Santa Maria high school district issues defense to childhood sexual assault case
Lawyers representing the Santa Maria Joint Unified High School District have argued 41 defenses in response to a civil suit raised by a survivor of sexual assualt.
Three defenses stood out to attorney Brian L. Williams, who frequently represents survivors of assault and harassment: comparative fault (which states the victim was negligent), “no injury or damage” and “no severe emotional distress.”
Mr. Williams’ client, James McDaniel, is the last victim of many minors assaulted by former SMJUHSD teacher Michael Donald Cardoza — who was convicted of these crimes in 2008. Mr. Cardoza was released from prison in August.
Mr. McDaniel is seeking damages from Mr. Cardoza and the district for: negligence, negligent hiring and retention, negligent supervision, sexual battery and sexual harassment. He submitted an amended complaint mid-December, and the district issued a 12-page response Dec. 23.
The district’s attorneys at Tyson & Mendes argued that Mr. McDaniel was negligent at the time of the assault. (He was 16 when he was groomed and assaulted by his math teacher, Mr. Cardoza.)
“The injuries to the Plaintiff were sustained in that Plaintiff failed to exercise ordinary, and reasonable care or caution for Plaintiff’s own safety,” the defense writes.
Mr. Williams told the News-Press that this defense is rare. He has never encountered a school district utilize this defense tactic.
“In response to the lawsuit, the school district blames the victim. To me, it disuades survivors of sexual assault to come forward,” he said. “The school district needs to realize that survivors struggle to come forward for fear of being blamed.”
The complaint dates Mr. Cardoza’s history of grooming back to Golden West High School, in the Visalia Unified School District, and at St. Mary’s Church. He was removed involuntarily from seminary after three complaints of inappropriate conduct with minors.
SMJUHSD hired Mr. Cardoza two years after he was removed from seminary. He worked at Santa Maria High School before transferring to Pioneer Valley High School. Four instances of abuse at SMHS are outlined in the complaint.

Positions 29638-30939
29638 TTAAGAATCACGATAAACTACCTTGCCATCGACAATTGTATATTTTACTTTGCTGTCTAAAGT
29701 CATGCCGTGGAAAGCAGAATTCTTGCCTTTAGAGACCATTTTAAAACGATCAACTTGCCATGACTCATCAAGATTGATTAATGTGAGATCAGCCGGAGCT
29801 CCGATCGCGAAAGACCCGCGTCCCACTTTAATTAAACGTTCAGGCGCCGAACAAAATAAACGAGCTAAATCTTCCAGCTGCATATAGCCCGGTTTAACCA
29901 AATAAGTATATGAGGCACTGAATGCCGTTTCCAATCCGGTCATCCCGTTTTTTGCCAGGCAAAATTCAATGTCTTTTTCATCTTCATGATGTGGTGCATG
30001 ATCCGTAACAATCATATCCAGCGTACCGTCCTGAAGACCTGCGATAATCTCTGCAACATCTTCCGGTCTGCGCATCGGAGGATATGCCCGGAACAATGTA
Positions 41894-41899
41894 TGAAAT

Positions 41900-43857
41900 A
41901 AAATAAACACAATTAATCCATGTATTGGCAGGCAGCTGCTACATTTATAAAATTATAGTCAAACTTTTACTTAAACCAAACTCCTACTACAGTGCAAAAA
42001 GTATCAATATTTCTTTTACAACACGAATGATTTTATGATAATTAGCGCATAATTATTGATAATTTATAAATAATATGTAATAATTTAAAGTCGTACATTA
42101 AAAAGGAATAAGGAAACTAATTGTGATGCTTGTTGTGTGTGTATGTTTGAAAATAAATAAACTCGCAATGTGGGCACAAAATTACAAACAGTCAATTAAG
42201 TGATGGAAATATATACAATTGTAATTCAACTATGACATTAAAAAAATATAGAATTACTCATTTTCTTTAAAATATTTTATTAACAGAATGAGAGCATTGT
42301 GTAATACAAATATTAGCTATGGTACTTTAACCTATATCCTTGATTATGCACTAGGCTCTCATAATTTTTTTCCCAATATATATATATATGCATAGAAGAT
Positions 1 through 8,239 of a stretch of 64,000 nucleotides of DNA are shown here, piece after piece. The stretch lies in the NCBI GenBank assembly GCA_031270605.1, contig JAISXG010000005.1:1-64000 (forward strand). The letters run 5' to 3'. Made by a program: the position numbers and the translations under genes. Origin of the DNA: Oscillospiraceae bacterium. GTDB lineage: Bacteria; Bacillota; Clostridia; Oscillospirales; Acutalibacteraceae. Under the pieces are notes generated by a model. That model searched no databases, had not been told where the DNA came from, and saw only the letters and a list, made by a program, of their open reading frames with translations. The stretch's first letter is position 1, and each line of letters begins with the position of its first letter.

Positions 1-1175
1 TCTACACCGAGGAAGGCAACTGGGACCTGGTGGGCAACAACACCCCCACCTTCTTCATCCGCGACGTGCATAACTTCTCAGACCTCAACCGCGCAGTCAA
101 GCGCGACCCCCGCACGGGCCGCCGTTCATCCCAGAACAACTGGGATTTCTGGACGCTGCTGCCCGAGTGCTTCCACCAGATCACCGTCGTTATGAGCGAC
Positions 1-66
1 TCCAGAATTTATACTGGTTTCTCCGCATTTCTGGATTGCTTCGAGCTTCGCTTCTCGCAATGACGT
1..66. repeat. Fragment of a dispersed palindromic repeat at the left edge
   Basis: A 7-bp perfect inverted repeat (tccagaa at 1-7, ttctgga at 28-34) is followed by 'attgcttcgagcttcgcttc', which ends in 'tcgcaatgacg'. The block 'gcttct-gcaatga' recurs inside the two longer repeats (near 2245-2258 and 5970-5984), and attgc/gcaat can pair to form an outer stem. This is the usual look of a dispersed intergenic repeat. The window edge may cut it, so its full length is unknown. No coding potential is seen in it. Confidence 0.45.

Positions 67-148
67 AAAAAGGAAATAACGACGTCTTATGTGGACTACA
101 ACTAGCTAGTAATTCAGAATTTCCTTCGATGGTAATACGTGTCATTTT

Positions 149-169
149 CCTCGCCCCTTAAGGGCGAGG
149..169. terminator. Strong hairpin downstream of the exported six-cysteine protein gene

When Mr. Cardoza was arrested for the assault of Mr. McDaniel, Mr. McDaniel was not contacted by any administrators to offer comfort or assistance. Mr. Cardoza’s employment was not terminated for more than two years.
Students were permitted to rally on PVHS’s campus during their “Panther Hour” class period in support of Mr. Cardoza. They carried signs in support of Mr. McDaniel’s attacker and alleged his innocence.
The district’s attorneys argue “no injury or damage” as a defense. “This answering Defendant denies Plaintiff suffered any injury or damage whatsoever, and further denies this answering Defendant is liable to Plaintiff for any injury or damage claimed or for any injury or damage whatsoever,” their response says.
The sexual abuse is a legal fact because Mr. Cardoza was convicted, Mr. Williams explained.
“This man was criminally convicted of assaulting him,” he said. “Who in their right mind would say he wasn’t injured?
“I have to explain these defenses to my client, and it’s a very hard thing to do. It re-victimizes my client all over again.”
The 37th defense “No Severe Emotional Distress” argues that severity is a condition for paying emotional distress damages.
To Mr. Williams, the severity is clear. “Childhood sexual abuse: It’s hard to imagine a crime more damaging,” he said.
Mr. Cardoza began grooming Mr. McDaniel as the teen’s mental health was ailing.
The number of defenses does not bother Mr. Williams, he said. He worries about the nature of some of the complaints promoting a “culture of silence.”
Other defenses distance the district from Mr. Cardoza’s actions and allege the plaintiff has not established proof a district employee knew about Mr. Cardoza’s behavior.
“The biggest aspect of this case for me is: How did he get hired in the first place”” Mr. Williams said. “Did anyone investigate why he left those ventures (VUSD, seminary) and what he did during that gap of time and why did he have that gap of time?”
The lawsuit leaves the possibility of finding other parties responsible by naming “Does 3-20” as plaintiffs. If discovery reveals damning evidence, Mr. McDaniel can seek damages from additional parties.
“We are aware of the lawsuit, though we have no comment at this time,’’ Kenny Klein, SMJUHSD public information officer, told the News-Press.